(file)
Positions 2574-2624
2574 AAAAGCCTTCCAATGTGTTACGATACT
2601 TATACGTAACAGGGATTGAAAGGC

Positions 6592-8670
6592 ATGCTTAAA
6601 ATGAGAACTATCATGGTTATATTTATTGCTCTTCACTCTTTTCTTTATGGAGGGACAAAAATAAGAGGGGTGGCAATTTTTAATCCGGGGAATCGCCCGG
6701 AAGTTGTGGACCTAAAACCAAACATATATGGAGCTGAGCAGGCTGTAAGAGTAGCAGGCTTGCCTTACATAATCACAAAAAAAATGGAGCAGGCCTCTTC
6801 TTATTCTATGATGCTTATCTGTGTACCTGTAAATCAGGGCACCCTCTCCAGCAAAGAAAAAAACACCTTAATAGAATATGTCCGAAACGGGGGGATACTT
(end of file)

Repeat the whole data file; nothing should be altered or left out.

Positions 2574-2624
2574 AAAAGCCTTCCAATGTGTTACGATACT
2601 TATACGTAACAGGGATTGAAAGGC

Positions 6592-8670
6592 ATGCTTAAA
6601 ATGAGAACTATCATGGTTATATTTATTGCTCTTCACTCTTTTCTTTATGGAGGGACAAAAATAAGAGGGGTGGCAATTTTTAATCCGGGGAATCGCCCGG
6701 AAGTTGTGGACCTAAAACCAAACATATATGGAGCTGAGCAGGCTGTAAGAGTAGCAGGCTTGCCTTACATAATCACAAAAAAAATGGAGCAGGCCTCTTC
6801 TTATTCTATGATGCTTATCTGTGTACCTGTAAATCAGGGCACCCTCTCCAGCAAAGAAAAAAACACCTTAATAGAATATGTCCGAAACGGGGGGATACTT